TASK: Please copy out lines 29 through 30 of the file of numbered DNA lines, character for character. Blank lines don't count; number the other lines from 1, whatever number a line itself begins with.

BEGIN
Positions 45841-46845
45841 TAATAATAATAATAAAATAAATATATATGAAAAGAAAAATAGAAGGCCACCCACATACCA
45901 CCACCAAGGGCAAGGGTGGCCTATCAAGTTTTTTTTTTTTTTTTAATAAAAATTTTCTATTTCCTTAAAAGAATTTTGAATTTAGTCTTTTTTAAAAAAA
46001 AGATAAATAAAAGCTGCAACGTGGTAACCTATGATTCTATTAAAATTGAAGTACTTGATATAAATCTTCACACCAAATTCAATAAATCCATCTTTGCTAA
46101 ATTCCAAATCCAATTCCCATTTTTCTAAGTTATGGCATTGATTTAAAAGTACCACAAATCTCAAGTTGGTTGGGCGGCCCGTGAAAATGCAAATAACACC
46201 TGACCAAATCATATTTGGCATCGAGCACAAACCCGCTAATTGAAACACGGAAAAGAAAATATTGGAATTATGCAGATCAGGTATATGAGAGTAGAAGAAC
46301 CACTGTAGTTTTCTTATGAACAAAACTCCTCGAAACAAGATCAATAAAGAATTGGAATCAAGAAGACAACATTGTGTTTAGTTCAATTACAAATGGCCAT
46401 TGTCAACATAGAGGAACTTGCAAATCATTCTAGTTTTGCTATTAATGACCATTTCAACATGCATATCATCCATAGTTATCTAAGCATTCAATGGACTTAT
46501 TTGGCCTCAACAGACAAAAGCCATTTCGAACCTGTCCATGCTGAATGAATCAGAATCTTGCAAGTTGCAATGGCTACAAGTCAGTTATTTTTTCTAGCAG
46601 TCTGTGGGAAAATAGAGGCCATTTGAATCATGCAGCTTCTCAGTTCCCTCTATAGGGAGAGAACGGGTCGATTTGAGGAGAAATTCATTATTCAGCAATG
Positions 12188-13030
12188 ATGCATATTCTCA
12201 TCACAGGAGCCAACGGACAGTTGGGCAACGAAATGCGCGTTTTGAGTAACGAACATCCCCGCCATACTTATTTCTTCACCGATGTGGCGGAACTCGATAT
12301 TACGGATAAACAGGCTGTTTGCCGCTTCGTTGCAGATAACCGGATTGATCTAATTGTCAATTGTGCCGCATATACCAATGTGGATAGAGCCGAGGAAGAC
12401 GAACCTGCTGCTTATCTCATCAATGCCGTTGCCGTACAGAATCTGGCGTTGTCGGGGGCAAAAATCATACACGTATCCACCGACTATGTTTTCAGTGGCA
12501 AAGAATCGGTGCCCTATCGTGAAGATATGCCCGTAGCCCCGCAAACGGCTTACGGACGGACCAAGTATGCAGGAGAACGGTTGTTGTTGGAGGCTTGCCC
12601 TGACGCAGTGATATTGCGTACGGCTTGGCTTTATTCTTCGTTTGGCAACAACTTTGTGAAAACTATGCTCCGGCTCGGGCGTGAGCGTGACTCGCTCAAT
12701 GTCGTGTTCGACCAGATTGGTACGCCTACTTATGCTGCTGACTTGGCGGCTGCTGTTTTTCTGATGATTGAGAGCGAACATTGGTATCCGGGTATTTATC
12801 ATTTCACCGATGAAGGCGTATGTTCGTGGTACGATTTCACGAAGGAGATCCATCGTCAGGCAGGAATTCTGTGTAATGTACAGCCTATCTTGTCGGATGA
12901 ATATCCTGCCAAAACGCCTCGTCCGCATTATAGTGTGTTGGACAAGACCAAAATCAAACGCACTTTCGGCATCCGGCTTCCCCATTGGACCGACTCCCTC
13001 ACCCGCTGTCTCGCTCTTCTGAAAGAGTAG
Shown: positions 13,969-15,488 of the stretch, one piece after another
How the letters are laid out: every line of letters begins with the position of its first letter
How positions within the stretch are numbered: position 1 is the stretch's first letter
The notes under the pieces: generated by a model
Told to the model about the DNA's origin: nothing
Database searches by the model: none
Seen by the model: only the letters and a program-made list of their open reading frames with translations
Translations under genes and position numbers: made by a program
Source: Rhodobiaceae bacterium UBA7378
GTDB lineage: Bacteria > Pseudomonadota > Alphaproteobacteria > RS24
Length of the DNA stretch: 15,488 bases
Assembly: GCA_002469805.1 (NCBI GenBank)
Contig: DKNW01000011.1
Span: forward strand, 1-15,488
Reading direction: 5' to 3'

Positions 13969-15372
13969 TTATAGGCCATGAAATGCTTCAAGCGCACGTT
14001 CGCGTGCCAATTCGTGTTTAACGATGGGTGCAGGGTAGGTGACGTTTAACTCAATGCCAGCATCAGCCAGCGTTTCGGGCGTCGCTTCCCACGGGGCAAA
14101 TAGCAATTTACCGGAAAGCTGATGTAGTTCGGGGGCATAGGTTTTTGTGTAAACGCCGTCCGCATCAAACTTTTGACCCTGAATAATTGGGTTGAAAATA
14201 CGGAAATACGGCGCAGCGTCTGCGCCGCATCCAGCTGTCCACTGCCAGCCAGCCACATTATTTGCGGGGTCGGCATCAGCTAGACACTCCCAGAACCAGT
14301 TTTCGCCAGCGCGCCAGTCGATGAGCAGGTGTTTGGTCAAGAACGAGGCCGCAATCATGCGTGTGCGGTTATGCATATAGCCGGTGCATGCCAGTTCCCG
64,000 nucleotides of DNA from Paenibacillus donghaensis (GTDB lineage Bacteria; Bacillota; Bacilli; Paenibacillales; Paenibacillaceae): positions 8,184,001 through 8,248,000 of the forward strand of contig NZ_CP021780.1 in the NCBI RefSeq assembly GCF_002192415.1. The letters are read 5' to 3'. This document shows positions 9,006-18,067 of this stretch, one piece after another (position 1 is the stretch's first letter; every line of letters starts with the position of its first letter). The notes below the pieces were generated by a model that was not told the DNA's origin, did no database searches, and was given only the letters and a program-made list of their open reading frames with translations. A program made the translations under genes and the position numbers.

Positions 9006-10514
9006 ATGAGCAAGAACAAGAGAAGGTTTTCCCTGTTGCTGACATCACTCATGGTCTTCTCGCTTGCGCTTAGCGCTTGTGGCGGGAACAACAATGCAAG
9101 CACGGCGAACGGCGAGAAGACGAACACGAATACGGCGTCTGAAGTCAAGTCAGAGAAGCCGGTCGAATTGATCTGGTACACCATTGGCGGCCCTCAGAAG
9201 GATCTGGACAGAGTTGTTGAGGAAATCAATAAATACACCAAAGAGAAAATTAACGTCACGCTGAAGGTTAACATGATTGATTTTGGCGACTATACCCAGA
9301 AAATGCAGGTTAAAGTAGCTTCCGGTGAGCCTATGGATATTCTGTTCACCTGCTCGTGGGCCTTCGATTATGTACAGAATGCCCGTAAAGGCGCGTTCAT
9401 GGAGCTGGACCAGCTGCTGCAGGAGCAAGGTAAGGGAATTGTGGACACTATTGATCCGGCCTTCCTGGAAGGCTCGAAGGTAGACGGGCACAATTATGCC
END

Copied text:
Translations under genes and position numbers: made by a program
Source: Rhodobiaceae bacterium UBA7378